Guatemalan hotels come in all shapes and sizes, and unless you’re really off the beaten track there’s usually a good range of accommodation to choose from. There are bargains and bad deals at every level. Guatemala really is a budget-travellers’ dream, and you should be able to find a clean double room for US$15 (or less) in any town in the country, except the capital. At the top end of the scale, you can stay in some magnificent colonial hotels decorated with real taste. In the mid-price bracket, you’ll also find some brilliant places – you can still expect character and comfort, but perhaps without the service and facilities.
Accommodation options have a bewildering assortment of names: hoteles, hosteles, pensiones, posadas, hospedajes and casas de huespedes. The names don’t always mean a great deal, but budget places are usually called hospedajes and anything called a hotel is usually a bit upmarket. Virtually all the main travellers’ centres have backpacker-style hostels with dormitories and a sociable vibe.
Most Guatemalan hostels tend to be owned and often run by expats, and are geared-up to budget travellers’ needs, with excellent travel information, grub and perhaps a bar. Try to avoid huge dormitories; the best places tend to have a maximum of eight beds. Some hostels offer single-sex dorms and also private rooms for couples.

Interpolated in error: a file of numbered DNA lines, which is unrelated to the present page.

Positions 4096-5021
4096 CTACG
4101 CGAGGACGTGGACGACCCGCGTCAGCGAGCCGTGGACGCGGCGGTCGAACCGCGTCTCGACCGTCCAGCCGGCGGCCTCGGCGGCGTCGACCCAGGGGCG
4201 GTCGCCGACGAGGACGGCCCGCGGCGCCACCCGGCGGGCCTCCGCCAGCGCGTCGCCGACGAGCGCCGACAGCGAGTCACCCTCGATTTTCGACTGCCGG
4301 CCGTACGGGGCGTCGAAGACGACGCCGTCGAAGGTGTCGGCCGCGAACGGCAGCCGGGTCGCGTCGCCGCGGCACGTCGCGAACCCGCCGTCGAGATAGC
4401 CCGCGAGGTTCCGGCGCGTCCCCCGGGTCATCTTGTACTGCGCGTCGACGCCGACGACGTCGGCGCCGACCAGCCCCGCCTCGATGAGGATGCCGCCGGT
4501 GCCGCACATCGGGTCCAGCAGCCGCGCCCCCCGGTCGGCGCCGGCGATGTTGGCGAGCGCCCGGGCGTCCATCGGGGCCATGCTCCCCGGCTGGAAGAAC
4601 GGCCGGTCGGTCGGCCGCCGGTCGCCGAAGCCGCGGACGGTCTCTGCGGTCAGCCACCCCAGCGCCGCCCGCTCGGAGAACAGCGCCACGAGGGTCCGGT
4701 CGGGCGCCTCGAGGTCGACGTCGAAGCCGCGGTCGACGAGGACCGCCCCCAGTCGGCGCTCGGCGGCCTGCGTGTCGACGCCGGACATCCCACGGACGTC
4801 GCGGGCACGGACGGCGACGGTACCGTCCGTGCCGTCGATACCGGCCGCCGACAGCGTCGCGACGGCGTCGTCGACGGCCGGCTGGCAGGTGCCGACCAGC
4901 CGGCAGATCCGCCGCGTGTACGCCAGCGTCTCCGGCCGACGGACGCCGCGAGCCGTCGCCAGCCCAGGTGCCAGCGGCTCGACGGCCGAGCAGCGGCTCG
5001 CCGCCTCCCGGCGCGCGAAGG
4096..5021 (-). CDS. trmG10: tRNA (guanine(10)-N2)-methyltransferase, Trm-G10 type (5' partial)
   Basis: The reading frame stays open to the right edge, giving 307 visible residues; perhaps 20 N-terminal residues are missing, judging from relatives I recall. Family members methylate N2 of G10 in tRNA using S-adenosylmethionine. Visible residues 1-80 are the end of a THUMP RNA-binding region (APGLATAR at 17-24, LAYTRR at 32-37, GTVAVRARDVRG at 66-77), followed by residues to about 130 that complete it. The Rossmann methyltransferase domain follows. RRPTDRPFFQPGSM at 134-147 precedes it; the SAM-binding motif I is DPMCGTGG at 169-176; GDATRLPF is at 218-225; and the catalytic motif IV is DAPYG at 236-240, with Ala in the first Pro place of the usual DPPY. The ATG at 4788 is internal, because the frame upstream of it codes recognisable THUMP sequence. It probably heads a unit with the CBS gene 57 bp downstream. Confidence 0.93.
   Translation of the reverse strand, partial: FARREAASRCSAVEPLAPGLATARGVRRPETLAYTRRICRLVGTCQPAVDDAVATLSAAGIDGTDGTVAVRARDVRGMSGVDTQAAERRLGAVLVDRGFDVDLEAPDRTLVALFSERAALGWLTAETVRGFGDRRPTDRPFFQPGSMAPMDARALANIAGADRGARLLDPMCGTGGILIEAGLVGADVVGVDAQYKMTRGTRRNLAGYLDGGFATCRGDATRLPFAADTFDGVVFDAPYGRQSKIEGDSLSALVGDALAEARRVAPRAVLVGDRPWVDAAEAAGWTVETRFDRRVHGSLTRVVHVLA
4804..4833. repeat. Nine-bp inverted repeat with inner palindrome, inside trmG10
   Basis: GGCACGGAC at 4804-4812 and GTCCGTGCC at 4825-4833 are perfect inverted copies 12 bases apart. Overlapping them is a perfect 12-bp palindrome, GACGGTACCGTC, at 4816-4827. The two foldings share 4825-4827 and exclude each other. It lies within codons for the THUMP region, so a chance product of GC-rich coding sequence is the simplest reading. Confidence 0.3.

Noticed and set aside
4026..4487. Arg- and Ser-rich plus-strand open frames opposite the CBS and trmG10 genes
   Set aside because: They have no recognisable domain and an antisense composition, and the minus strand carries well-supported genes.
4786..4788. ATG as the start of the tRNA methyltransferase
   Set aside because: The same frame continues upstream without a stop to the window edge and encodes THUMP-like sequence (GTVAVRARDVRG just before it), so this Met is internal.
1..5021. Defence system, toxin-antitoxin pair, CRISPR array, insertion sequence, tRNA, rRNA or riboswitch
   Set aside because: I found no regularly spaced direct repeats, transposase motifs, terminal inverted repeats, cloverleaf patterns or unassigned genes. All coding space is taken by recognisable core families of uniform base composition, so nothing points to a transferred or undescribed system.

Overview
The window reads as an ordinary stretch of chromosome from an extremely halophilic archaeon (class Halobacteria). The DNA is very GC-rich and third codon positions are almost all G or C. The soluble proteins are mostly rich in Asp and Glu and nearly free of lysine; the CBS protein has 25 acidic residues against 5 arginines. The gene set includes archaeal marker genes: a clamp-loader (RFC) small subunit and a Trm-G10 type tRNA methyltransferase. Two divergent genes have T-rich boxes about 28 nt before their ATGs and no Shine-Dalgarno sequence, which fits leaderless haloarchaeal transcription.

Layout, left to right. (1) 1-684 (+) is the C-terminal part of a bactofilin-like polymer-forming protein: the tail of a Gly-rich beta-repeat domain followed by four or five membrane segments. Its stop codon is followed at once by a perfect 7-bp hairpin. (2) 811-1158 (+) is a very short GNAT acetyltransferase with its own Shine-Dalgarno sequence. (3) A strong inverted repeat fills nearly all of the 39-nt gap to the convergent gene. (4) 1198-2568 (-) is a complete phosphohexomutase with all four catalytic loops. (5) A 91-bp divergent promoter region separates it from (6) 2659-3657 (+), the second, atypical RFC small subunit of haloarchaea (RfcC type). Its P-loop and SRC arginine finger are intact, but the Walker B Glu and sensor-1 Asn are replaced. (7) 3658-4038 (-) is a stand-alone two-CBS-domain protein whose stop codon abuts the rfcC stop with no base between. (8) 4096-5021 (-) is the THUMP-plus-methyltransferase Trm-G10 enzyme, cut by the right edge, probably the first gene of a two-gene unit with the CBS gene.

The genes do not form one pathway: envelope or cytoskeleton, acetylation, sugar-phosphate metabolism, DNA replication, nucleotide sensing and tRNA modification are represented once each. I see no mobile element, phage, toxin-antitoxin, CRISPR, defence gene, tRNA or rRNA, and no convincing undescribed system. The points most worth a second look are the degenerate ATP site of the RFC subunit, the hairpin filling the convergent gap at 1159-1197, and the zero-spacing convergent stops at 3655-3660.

Hotel standards and facilities
The cheapest hotels (below US$15) are simple and sparse, usually with a shared bathroom at the end of the corridor. In most towns, upwards of US$20 will give you a private bathroom with hot water. In the midrange (around US$40–60) your room should be comfortable and attractive, while for US$80 and up you can expect high standards of comfort and luxury, with facilities such as swimming pools, gyms and a restaurant.
It’s only in Petén, the Oriente and on the coasts that you’ll need a fan or air-conditioning. In the highlands, some luxury hotels have logwood fires to keep out the winter chill.
Mosquito nets are not that common, so if you plan to spend some time in Petén or by the coast, it’s well worth investing in one.
Campsites are extremely few and far between. It’s really not worth bringing a tent as there are only a handful of places in the entire country that offer a designated, secure place to camp.
If you’re planning to do a jungle hike or volcano climb, tour agencies will sort out tents (or hammocks and mosquito nets).